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January 24, 2019

Why Kenyans Will Never Forgive Raila If Kenya Burns

In 1982, after outlawing multiparty democracy with the insertion of section 2A into the constitution, most people felt Kanu dictatorship had pushed the country to the brink of a precipice into which the country plunged when on August 1st 1982, the Air Force attempted a coup in which soldiers killed thousands, jailed and detained thousands others before it was put down and Moi’s regime consolidated.

All social and political disasters like civil war, genocide or holocaust never come unannounced. They are predicted before long they happen.

While it was the government that plunged the country into disaster in 1982, today it is the over-ambitious and adventurous opposition that is leading the country into a crisis we can do without.

Precisely because it is the Raila-led Cord opposition that has been cooking the current crisis, I write to ask Raila not to let the country plunge headlong into a tragedy that is neither needed nor inevitable.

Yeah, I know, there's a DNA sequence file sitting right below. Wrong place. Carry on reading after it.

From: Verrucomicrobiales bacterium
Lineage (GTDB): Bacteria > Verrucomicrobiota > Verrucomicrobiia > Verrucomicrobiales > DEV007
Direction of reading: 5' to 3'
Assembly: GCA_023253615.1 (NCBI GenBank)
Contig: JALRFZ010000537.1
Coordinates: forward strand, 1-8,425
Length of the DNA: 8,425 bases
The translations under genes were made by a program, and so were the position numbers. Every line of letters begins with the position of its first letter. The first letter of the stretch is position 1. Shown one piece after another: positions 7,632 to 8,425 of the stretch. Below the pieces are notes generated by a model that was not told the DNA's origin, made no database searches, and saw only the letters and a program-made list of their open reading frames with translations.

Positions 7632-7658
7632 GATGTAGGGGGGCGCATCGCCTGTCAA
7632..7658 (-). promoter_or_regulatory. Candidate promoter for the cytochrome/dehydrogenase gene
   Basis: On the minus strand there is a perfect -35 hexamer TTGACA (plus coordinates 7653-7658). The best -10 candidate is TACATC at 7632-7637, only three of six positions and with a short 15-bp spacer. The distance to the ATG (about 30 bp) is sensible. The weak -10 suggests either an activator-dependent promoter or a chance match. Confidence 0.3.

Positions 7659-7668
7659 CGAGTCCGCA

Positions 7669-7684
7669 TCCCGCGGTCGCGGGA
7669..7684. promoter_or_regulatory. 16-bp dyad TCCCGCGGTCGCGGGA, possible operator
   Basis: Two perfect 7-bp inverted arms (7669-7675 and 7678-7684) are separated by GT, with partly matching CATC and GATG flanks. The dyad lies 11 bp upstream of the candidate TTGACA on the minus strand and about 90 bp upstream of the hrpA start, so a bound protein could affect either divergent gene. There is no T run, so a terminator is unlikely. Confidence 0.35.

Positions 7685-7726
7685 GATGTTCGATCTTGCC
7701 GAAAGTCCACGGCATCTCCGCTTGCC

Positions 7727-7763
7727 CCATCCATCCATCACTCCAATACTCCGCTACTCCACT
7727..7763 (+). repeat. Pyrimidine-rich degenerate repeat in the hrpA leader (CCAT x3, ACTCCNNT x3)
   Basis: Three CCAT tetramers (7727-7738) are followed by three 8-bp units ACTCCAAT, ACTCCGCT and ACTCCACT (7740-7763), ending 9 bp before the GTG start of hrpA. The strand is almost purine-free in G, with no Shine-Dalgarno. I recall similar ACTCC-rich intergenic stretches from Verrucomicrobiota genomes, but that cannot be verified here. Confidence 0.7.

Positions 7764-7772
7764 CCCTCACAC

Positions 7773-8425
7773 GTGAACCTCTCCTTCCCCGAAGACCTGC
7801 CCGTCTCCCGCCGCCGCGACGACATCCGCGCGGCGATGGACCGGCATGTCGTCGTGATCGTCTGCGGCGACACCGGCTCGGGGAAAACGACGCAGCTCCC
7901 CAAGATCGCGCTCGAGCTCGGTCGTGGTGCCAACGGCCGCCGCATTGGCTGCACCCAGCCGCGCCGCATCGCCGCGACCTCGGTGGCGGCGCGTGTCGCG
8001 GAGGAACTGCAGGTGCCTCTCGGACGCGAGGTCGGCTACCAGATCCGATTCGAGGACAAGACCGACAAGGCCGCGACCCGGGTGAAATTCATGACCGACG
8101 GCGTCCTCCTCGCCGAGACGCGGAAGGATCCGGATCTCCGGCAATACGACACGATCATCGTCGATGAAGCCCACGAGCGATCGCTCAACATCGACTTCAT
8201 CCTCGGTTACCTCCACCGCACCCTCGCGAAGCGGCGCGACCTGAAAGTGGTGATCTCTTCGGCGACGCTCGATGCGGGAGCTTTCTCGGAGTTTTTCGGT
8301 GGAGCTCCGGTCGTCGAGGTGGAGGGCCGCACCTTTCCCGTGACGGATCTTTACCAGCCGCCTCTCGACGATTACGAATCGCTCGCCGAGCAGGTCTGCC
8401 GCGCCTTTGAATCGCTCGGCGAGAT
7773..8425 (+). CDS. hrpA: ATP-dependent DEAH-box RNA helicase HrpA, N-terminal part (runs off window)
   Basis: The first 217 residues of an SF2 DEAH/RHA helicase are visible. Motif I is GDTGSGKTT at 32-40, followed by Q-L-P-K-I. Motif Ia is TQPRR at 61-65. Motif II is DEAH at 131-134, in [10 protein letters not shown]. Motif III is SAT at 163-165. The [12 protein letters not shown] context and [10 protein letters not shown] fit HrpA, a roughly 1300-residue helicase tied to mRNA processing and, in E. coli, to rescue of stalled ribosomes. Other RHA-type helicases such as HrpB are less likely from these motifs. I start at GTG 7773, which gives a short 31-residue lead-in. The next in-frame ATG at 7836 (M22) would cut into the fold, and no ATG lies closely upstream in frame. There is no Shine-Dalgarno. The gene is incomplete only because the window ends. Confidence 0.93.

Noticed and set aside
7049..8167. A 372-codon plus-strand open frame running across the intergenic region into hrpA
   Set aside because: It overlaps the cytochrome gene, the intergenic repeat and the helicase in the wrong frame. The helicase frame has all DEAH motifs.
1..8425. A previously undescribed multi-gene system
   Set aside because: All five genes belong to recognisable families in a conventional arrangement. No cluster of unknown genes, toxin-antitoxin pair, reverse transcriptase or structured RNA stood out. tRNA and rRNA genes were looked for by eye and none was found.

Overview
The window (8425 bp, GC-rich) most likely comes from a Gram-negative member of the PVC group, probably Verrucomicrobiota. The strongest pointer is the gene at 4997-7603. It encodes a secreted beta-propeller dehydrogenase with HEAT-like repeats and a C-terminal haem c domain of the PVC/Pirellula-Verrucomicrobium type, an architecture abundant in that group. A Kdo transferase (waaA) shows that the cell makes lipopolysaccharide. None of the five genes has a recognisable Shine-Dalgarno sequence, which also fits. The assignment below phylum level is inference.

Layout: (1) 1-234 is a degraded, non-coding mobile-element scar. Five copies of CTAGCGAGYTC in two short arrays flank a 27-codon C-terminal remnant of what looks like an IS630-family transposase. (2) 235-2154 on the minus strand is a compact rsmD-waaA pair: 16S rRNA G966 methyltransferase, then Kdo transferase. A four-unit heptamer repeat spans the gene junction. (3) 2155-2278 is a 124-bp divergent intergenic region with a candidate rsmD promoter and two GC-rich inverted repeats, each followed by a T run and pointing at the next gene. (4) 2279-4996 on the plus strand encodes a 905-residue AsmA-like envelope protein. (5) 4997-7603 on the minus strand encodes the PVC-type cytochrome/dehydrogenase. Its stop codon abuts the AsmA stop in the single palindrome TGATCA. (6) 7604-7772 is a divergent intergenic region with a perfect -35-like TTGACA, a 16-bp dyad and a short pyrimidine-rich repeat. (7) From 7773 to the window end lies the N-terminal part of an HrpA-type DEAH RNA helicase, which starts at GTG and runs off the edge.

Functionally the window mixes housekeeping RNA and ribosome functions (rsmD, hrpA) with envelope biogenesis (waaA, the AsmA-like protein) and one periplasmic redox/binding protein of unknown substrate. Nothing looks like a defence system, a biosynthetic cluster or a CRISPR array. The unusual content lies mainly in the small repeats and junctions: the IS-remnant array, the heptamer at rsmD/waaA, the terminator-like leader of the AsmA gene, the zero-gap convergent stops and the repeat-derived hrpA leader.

Though Raila has denied, I believe all the Cord hullaballoo is about Raila getting a place in the government for self aggrandizement and not liberation of the people as Cord rallies claim.

Without a high platform outside government, Raila will continue to need high profile rallies. To retake control of an ethnically fragmented ODM, Raila will need high profile rallies which he will personally control and be their highest pinnacle. But to deliver on his promises of instant liberation, Raila might just dare to send his political army to a bloody revolution on Sabasaba. And though this path will be dangerous for Raila, his supporters, government and everybody, only he can peacefully end what he started.

I ask Raila to save this country when its fate hangs in the balance because, having fought together against one party dictatorship, I believe he will understand me.  But again he might not.